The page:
Passports would also help in another important way. Scale insurgents have far fewer professional managers, so people need alternative career tracks based on specialist expertise. In the old deal for talent, all deep experts eventually were promoted to management, where some flourished, and others did not. In the new deal, we’ll see more firms imitating companies like Boeing and Cisco, which have well-established programs for distinguished and technically expert employees who don’t want managerial responsibility. These are coveted roles; fewer than 1.5% of Boeing’s employees qualify for the “technical fellowship.”
What’s not clear
Despite all the successful talent innovations that companies are experimenting with, we still see unresolved challenges in some important areas. For many business leaders, these unsettled issues have been brought into stark relief by the Covid-19 pandemic.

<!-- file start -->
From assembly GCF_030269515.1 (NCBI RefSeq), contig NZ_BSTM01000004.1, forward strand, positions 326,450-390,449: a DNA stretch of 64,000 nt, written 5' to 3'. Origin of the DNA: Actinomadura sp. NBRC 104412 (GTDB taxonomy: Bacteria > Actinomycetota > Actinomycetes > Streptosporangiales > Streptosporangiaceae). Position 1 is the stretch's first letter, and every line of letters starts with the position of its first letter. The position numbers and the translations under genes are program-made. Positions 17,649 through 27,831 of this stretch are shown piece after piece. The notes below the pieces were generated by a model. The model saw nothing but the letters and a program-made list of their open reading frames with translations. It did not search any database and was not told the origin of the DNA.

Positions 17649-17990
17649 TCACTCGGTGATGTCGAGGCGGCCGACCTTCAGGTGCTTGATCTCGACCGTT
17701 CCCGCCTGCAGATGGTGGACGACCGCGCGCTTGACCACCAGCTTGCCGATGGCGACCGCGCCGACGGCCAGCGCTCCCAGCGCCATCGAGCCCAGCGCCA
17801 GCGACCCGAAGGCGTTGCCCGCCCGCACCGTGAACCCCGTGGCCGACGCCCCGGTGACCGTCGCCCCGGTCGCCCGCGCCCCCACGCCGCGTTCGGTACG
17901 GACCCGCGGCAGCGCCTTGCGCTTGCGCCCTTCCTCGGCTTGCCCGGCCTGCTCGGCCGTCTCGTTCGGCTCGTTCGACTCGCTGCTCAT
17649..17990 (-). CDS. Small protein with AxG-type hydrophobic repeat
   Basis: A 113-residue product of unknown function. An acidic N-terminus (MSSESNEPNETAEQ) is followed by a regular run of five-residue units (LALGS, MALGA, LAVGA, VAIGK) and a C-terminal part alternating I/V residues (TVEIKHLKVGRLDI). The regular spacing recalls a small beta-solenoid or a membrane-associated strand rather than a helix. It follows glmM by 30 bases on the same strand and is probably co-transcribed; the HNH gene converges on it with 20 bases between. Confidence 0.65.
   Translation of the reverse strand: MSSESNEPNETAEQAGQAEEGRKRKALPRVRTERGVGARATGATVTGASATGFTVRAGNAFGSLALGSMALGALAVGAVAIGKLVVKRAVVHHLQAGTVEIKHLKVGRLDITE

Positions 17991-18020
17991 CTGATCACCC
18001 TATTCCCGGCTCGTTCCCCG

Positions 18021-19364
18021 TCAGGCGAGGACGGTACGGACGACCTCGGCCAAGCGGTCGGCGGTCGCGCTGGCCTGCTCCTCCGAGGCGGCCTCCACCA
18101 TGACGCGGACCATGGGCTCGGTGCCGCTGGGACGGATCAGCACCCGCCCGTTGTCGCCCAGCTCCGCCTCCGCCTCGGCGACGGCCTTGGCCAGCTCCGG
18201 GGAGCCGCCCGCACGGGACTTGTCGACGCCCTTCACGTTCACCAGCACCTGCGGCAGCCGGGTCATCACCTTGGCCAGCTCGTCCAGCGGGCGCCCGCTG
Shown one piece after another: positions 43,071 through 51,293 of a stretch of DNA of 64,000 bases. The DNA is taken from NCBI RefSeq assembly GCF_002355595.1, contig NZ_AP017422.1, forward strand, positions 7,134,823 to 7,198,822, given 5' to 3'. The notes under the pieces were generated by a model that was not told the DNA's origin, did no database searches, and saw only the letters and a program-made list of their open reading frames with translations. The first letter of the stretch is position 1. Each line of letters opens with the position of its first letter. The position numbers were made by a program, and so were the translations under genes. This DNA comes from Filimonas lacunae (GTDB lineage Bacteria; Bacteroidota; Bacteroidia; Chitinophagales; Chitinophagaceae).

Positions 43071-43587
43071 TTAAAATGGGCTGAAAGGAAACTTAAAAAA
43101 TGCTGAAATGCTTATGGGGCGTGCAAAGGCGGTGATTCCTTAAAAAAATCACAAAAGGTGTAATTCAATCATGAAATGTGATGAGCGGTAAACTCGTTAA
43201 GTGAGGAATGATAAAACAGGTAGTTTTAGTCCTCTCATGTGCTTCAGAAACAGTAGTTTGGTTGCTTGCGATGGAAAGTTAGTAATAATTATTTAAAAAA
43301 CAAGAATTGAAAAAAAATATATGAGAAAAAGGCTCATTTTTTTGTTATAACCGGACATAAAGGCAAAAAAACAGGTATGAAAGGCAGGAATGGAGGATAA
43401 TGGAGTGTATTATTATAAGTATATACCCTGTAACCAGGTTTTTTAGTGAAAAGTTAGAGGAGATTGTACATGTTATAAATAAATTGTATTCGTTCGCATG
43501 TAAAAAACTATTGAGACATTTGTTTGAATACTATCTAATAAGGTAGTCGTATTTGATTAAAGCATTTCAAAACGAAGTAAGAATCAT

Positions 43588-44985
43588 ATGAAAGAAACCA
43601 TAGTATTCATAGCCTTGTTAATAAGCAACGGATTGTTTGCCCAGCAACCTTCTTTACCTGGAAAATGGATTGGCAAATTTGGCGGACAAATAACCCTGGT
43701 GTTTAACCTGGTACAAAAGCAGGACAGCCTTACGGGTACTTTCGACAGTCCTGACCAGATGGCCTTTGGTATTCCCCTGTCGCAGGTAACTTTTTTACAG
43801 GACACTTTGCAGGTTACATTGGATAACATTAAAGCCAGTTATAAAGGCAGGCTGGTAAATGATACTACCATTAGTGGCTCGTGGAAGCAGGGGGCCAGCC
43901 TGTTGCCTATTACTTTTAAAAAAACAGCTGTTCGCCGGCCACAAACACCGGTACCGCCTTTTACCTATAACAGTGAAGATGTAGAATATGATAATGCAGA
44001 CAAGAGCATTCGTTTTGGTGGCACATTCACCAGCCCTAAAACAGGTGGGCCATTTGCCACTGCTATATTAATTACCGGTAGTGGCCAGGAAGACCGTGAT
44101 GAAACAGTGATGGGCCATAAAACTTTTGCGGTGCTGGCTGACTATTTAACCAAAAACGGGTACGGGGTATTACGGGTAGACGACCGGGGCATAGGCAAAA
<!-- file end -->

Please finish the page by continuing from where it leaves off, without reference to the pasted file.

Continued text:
Citizenship. History repeats. Like the trusts at the turn of the 20th century, some prominent scale insurgents face backlash for their market success. Are they too big? Are they protecting consumer data? Are they environmentally responsible? Not all these companies have clearly established their roles as good citizens in the societies they serve.
Succession. Many successful insurgent firms have yet to imagine life without their founder. A founder’s departure is a moment of truth for all people in the firm. Who will stay, who else will go, who will be the “closer” in tough recruiting battles for top talent? We can point to great successes (Tim Cook at Apple; Daniel Zhang at Alibaba), but just as many near disasters.
Scaling culture. We’ve seen at close range how some firms struggle to scale their cultures. In the early years, everyone absorbs the culture by working day to day with the founding team. They see how the pioneer generation decides, acts, reacts, adapts and celebrates. They hear the war stories. But as the firm gets bigger, fewer and fewer employees have close contact with the original leaders. Scaling culture requires a model many firms haven’t found yet. In an era when more people are working from home, this will prove an even greater challenge.